I’ve recently found  joy in the chaotic world of unscripted shows: Murder Mysteries. I was never thrilled with the idea of murder mysteries (it’s normally the butler, after all) but I was given the opportunity to perform in one by SUP and I grasped it firmly – and it surprised me how much fun they actually are!

As a bit of a nerd, I was super excited to hear that SUP was auditioning for Dirk Gently by Douglas Adams.

I originally wanted to go for the title role of Dirk  himself but after the read through and auditions I’m glad that Paul Cresser was given the role – especially after I had seen the amount Dirk that has to say!

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Paul wrestles with his part – and Phil de Grouchy’s – during a tense rehearsal

In this telling of Dirk Gently’s Holistic Detective Agency I am playing the role of Richard MacDuff.

The character has been a bit of a challenge for me, mainly talking about Schrodinger’s Cat and computer jargon – but I hope I can play the part well and keep everyone entertained!

 

 

 

Editor’s Note: Paul has recently been cast in a leading role in SUP’s new one-act play BULLY BEEF AND WHIZZBANGS, to be performed at this year’s Totton Drama Festival and beyond…
P.S. We know “Lead on, MacDuff” is a misquote of Shakespeare

Dirk Gently’s Casebook – File #10

SUP: The Next Generation – and meet the show’s strange policeman, Perkins


Dirk Gently’s Production Manager Kevin Bowers writes…

2018 had barely started and five intrepid explorers made their way to deepest darkest Botley. Their mission: to see if excellence could be improved.

The three youngest performers appearing in Dirk Gently’s Holistic Detective Agency – Lou, Darcy and Beth – joined director Lorraine Biddlecombe and myself, a heavily over-burdened production manager and cast member, to rehearse the Don’s dinner scene: away from  distractions and with the luxury of a couple of concentrated hours to focus on their performances.

Chairs stood in for other cast members, and our youthful cast took turns to read-in as Reg and Richard – without the accents – with myself reading for everybody else. By the end of the session, each of the young actresses had run the scene three times. Great stuff. They listened to direction, the bruises on my leg showed clear improvements in their kicking skills, and their abilities with a yo-yo came on in leaps and bounds. It’s going to be a great scene. Three actresses giving three unique interpretations of the same role, all telling the same story. SUP Theatre Company clearly has a talented future.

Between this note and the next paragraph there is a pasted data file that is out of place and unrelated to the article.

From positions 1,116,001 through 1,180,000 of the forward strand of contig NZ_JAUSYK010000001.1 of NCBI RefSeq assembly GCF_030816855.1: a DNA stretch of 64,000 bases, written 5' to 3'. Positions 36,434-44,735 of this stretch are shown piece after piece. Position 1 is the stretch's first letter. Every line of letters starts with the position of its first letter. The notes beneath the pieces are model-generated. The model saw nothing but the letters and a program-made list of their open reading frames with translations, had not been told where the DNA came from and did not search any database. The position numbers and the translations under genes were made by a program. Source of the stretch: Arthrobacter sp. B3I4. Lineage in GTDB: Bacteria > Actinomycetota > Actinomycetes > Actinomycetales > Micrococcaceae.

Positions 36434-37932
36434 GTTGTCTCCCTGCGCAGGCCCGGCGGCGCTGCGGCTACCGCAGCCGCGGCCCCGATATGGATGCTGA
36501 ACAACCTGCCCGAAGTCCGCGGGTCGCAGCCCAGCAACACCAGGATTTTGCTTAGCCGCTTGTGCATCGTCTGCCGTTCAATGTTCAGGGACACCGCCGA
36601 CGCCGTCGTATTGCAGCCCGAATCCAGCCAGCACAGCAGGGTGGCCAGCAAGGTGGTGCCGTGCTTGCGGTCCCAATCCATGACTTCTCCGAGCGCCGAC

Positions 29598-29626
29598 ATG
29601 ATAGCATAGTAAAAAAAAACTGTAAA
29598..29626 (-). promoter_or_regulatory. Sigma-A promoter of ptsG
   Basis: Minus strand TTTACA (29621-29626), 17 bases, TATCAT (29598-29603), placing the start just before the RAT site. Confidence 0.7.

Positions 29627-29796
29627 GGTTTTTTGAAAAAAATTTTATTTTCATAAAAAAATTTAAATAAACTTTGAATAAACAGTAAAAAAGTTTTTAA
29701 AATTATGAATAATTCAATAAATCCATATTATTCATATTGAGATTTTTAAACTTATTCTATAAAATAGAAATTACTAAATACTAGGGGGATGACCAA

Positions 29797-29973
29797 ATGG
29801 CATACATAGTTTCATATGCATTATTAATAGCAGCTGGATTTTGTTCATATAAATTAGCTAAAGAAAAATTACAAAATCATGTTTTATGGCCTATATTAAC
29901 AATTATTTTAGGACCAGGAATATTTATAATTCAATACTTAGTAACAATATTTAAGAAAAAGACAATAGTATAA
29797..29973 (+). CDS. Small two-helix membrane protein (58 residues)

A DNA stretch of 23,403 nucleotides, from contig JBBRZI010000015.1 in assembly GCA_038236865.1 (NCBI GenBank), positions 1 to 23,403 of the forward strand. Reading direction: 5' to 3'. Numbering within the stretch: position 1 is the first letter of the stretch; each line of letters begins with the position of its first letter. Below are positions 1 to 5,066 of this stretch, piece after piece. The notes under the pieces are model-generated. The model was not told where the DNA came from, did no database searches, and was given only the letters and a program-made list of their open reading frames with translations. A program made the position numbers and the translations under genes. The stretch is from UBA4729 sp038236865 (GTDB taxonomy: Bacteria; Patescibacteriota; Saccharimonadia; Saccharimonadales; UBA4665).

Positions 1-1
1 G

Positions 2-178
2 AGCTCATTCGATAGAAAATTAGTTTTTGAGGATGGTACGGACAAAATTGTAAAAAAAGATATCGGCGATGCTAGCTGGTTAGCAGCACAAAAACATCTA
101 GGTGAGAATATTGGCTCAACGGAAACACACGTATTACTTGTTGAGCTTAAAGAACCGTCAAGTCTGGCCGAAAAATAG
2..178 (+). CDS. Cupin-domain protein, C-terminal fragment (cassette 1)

The very handsome Chris Aland is playing Dirk Gently’s ‘ugly’ copper

The last time I was involved with a police uniform was during the pleasurable experience of directing It’s A Bobby’s Job for SUP at the Totton Drama Festival two years ago, with a cast that included SUP’s current co-chairs Stephen and Alison. 

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Ready to inspect: Chris Aland as Perkins

Two years on, and I find myself donning the very same costume (Stephen’s not Ali’s) to play Perkins: an ugly (as described in the text), daft and slightly disturbing copper who spends his time being clipped around the ear and getting very excited at the prospect of taking a chainsaw to a sofa jammed in a stairwell, but largely fiddling with a dead body.

I have enjoyed taking part in a smaller role for this production especially as the part has few words to learn but still gives me the opportunity for comedic interactions with fellow cast member Sophia (she is the body under the blanket), while I am also doubling up as a Groom at a wedding, a university Don, and taking part in a ‘delightful’ song and dance routine – which for pleasure I can say is only seconded by intrusive dental surgery.

The rehearsal process has been interesting with a variety of new faces joining SUP, which always makes it more fun. I’m looking forward to seeing how it all comes together – and I’m sure it’s going to be a fun final month.

Dirk Gently’s Casebook – File #8

Countdown to showtime

Dirk Gently Production Manager and cast member Kevin Bowers provides a quick end-of-year update…

We’ve had the SUP Christmas party, we’re now in the Christmas break, and this is the final Dirk production blog of the year. I hope you all had a Merry Christmas, and I’d like to wish you all the best for 2018. mww-e1514465663747.jpg

So, where are we up to, with the show? And what can we expect in the New Year?

Well, December saw the director and myself have a highly productive technical meeting with NST Campus to discuss the productions needs of the show in detail. This is quite a complex production with lots of moving parts: the cast, obviously, as well as many props,  costumes – including the aliens – along with pre-filmed inserts, magic tricks and some brand-new computer animations, and that’s without mentioning the technical aspects of the lighting and projection, and a pretty detailed list of sound effects. Another SUP team, meanwhile, had a meeting with the NST Box Office around marketing; helping to spread the word about the show to previous SUP and Nuffield audiences.

It’s good to report that, for instance, the animations are now almost complete, we’ve got 99% of the props that we need, including some of the trickier ones, the cast know virtually all of their lines – as you’d expect of this experienced team, five weeks to curtain up – and the director still has a full head of hair! So I guess that means we’re on the right track.

As I say, we only have five weeks left, meaning we’re going into the most intense period of rehearsals, requiring concentration and commitment in the final push, as well as the key period in our efforts to market the show, reaching out audiences and selling as many tickets as possible for what promises to be a wonderful evening’s entertainment.

One thought is front of mind, across cast and crew, and despite the busy weeks that undoubtedly lie ahead: and that is, remembering to have fun – so we can dazzle our audiences, sharing this wonderful tale and delivering a great night out.

 

Directors Blog: A Monstrous Production – The five things I learnt about filming

Evening all! 

So, Saturday morning (early, way too early) we congregated at the Uni to make the trailer for Monstrous. I can probably count on one hand the times I’ve been involved with filming anything. So I’m going to share with you the bits I leant.